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Javed Akhtar query on ‘anti-India’ tag

Akhtar asked social media users whether commenting on the rise in jobless or prices was criticism of the country or criticism of its rulers
Javed Akhtar
Javed Akhtar
The Telegraph file picture

Our Special Correspondent   |   Mumbai   |   Published 05.01.19, 09:23 PM

Poet and screenplay writer Javed Akhtar on Saturday posed a query on social media, asking why speaking against the establishment is nowadays equated with speaking against the country.

Akhtar was responding to a tweet from a social media user, Kumar Priyadarshi, who had attacked Naseeruddin Shah’s recent video for Amnesty, where the actor questioned the targeting of dissenters and rights activists, as “anti-Indian”.


Priyadarshi, who claims to be additional private secretary to the Union minister of state for micro, small and medium enterprises, had tagged Akhtar as well as news website Quint, NDTV and journalist Barkha Dutt.

“Why do you think that anyone who is against the establishment is against the country? (And that) anyone who is against the government is against the nation,” Akhtar tweeted.

“By this logic (the) whole of (the) Opposition is anti-national and before 2014 even (the) BJP was anti-national because it was anti-government.”

Priyadarshi had tweeted: “After award wapasi gang. It’s now Amnesty gang. Be ready (for) more… anti-Indian masala which would get big support… and any bollywood actor who is set to get notice from tax authorities for not paying taxes.”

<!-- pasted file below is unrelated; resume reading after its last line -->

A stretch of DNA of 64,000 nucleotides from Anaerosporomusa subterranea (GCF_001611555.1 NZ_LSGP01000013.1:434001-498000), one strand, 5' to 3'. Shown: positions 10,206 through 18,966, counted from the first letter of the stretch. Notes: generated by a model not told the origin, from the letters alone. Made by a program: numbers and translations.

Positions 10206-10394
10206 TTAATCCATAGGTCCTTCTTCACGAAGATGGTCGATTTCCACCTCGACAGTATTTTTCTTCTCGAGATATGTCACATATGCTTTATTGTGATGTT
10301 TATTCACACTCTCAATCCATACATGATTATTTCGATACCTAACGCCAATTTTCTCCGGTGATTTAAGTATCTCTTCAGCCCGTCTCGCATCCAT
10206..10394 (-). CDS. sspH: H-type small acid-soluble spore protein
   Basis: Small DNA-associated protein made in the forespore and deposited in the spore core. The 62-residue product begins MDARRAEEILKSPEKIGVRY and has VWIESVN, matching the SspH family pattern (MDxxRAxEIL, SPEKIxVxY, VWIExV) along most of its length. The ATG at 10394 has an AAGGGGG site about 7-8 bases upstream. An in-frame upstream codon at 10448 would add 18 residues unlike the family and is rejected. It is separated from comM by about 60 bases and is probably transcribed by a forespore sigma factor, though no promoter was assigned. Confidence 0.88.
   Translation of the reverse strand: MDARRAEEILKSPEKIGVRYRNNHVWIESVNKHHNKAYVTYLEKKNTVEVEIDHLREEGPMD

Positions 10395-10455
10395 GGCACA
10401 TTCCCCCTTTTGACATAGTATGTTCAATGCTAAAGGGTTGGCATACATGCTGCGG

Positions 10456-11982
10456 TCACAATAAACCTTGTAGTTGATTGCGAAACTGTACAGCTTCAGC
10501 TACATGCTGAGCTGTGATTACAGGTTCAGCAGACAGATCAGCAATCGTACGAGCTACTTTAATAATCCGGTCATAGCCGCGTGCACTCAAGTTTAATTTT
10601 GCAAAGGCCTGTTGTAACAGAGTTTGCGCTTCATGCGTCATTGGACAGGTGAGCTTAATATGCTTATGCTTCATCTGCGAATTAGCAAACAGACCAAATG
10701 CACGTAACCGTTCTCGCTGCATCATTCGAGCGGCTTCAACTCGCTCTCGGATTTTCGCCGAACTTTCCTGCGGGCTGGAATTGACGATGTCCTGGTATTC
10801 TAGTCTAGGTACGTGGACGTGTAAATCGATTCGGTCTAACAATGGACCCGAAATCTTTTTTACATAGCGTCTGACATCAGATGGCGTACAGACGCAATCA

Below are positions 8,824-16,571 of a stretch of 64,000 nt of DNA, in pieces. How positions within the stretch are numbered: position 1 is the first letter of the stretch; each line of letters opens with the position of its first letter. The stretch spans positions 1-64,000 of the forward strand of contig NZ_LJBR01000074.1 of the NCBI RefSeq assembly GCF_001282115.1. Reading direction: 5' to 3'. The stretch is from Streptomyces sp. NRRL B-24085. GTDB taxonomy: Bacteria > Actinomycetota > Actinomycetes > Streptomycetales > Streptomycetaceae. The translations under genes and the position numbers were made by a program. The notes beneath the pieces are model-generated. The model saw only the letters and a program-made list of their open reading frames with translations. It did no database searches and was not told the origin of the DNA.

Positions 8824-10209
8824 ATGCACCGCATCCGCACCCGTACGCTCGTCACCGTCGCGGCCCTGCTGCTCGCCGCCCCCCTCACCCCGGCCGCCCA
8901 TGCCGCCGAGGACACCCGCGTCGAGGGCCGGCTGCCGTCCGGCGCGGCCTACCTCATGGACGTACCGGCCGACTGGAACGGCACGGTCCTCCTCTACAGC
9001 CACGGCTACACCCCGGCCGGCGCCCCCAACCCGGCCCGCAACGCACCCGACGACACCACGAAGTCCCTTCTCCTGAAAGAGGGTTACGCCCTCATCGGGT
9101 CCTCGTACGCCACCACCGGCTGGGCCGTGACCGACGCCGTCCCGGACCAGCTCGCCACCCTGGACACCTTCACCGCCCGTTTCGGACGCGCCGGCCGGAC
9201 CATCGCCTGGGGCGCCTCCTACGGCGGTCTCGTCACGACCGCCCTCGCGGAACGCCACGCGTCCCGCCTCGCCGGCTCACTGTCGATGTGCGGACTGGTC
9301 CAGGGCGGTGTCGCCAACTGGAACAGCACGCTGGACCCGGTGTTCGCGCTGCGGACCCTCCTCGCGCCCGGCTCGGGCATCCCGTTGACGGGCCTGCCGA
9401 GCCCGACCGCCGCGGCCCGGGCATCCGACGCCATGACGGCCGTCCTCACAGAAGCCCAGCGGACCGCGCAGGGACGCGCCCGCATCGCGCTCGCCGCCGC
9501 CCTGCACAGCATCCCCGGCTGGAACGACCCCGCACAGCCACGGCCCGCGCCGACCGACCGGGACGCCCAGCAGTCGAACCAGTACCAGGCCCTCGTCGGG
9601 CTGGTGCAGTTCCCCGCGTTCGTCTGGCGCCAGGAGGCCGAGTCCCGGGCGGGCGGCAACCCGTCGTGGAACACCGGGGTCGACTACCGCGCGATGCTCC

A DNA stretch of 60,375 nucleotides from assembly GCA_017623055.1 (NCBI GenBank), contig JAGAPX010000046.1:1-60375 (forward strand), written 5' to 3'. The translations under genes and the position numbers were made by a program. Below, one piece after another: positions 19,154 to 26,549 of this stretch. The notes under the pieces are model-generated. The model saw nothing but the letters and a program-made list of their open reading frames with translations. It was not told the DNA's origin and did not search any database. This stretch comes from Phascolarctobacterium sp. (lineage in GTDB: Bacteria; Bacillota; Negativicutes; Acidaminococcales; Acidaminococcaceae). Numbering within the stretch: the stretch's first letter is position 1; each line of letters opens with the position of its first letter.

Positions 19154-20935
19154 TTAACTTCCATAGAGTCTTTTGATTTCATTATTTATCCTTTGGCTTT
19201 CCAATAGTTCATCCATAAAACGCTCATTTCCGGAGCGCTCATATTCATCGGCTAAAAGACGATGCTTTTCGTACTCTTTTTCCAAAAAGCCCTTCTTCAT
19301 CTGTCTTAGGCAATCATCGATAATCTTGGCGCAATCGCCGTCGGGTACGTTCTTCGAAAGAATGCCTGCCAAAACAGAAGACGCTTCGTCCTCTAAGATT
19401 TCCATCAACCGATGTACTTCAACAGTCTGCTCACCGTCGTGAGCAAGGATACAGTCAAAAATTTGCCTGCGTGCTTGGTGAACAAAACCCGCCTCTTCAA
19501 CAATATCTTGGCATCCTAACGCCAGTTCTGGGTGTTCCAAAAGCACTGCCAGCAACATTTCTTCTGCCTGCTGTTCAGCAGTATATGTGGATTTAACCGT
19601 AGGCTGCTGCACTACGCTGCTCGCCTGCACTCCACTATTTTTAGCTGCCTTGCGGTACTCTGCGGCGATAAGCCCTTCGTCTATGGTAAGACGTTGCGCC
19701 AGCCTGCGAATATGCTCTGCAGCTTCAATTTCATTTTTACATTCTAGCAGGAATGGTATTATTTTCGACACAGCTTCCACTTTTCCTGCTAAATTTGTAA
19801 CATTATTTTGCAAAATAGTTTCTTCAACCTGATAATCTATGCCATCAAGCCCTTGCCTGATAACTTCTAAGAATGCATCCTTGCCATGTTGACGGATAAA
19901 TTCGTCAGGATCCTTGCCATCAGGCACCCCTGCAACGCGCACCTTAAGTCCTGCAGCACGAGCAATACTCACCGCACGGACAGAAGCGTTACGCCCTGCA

Akhtar threw a challenge to Priyadarshi: “Name any individual or NGO who is critical of the present regime and the PM but according to you is not an anti-national.”

He did not receive an answer.

Akhtar asked social media users to ponder whether commenting on the rise in unemployment or prices amounted to criticism of the country or only criticism of its rulers.

Another social media user responded by tweeting: “No, selective outrage is termed as anti-national which you and other fellas (are) doing to defame the country.”

Akhtar responded: “Since you are against selective outrage I am sure you must have criticised pseudo-liberals on one hand and right-wing

fanatics on the other, right? Tell me if I check your tweets will I find even one against those who have lynched some innocent people on the streets?”

There was no response.

Several actors and other members of the film fraternity have spoken out against the growing atmosphere of intolerance, where every opposing view is out-shouted and its bearers abused and threatened.

Shah was called a “namak-haram” (traitor) and a “Trojan horse” for Friday’s video, where he asked: “Had we dreamt of a country where there is no space for dissent?… Where there once was law, there is only darkness.”

Shah is not on Twitter but there’s a fan account that uses his name.

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